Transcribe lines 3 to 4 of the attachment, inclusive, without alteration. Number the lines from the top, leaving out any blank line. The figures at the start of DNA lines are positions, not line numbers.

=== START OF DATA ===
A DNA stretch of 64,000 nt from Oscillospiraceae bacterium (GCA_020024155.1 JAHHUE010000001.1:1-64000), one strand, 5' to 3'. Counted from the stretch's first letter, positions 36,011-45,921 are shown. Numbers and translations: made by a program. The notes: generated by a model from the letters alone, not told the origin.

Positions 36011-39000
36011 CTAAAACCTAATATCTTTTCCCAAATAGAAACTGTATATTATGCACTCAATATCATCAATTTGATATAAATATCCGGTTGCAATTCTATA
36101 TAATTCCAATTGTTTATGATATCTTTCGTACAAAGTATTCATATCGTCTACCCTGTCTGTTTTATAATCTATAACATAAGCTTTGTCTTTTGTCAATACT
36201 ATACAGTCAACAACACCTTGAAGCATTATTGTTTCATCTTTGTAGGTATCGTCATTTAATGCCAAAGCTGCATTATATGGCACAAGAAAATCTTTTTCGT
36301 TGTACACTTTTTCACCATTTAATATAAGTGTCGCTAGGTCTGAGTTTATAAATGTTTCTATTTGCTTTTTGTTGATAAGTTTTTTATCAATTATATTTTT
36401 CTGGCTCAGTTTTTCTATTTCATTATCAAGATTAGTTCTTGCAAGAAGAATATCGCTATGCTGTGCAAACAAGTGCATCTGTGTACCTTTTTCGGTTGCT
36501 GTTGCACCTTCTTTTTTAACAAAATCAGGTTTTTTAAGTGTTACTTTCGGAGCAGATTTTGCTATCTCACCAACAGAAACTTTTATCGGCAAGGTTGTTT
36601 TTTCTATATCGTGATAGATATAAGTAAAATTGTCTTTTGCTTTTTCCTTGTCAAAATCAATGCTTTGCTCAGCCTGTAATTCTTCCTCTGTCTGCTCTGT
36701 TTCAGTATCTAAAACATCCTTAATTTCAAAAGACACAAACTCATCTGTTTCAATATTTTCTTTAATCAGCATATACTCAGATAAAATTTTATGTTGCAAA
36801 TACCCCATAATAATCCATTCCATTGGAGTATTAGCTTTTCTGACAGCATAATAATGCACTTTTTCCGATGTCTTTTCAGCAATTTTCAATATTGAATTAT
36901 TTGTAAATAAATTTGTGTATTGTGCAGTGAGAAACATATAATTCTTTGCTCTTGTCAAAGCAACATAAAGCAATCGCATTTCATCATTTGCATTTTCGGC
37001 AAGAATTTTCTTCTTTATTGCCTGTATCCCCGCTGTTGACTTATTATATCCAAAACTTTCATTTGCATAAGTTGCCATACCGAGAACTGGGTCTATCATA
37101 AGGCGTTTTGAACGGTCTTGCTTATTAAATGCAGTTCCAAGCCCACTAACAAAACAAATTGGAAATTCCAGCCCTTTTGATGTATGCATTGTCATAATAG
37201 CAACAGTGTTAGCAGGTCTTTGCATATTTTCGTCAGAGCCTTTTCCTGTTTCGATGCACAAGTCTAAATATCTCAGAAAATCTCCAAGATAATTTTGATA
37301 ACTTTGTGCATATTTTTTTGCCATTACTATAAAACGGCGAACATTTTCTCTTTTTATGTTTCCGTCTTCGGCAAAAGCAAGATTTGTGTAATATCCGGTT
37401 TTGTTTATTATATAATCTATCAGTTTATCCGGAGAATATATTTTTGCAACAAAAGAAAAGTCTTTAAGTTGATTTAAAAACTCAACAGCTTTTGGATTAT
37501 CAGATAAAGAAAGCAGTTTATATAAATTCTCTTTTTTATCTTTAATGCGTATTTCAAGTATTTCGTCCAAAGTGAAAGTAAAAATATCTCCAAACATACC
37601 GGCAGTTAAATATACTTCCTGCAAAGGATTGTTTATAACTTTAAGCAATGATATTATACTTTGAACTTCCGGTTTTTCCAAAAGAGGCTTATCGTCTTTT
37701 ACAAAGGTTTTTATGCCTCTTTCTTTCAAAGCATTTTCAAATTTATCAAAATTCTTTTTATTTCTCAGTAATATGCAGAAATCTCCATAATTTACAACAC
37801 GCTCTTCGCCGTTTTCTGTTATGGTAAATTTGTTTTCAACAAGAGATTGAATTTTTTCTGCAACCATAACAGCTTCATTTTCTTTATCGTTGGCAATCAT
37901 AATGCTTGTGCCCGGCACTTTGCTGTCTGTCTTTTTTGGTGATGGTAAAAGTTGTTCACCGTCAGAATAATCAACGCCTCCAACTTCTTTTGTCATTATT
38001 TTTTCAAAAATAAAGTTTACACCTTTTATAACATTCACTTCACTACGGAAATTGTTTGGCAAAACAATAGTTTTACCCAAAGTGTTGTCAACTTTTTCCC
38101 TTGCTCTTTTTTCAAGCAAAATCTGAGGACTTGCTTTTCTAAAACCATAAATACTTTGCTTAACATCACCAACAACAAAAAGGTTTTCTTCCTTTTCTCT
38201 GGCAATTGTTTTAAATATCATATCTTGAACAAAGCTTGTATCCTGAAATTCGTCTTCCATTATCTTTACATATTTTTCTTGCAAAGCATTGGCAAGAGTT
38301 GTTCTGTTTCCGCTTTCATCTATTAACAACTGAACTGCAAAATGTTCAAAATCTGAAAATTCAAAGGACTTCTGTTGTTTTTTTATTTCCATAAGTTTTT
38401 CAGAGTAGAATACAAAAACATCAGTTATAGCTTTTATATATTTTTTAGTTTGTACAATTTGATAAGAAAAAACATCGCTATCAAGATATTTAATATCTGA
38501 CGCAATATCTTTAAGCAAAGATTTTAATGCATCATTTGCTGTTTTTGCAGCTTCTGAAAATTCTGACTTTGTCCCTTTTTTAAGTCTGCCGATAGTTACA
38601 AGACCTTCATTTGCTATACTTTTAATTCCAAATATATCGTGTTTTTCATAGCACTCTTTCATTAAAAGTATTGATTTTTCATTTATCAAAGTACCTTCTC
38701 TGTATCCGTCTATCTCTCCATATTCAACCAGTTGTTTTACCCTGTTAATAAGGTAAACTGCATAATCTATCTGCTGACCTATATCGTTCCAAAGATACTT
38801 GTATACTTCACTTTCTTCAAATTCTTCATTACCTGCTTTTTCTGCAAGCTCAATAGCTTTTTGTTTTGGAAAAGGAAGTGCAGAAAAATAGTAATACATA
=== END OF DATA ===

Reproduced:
36011 CTAAAACCTAATATCTTTTCCCAAATAGAAACTGTATATTATGCACTCAATATCATCAATTTGATATAAATATCCGGTTGCAATTCTATA
36101 TAATTCCAATTGTTTATGATATCTTTCGTACAAAGTATTCATATCGTCTACCCTGTCTGTTTTATAATCTATAACATAAGCTTTGTCTTTTGTCAATACT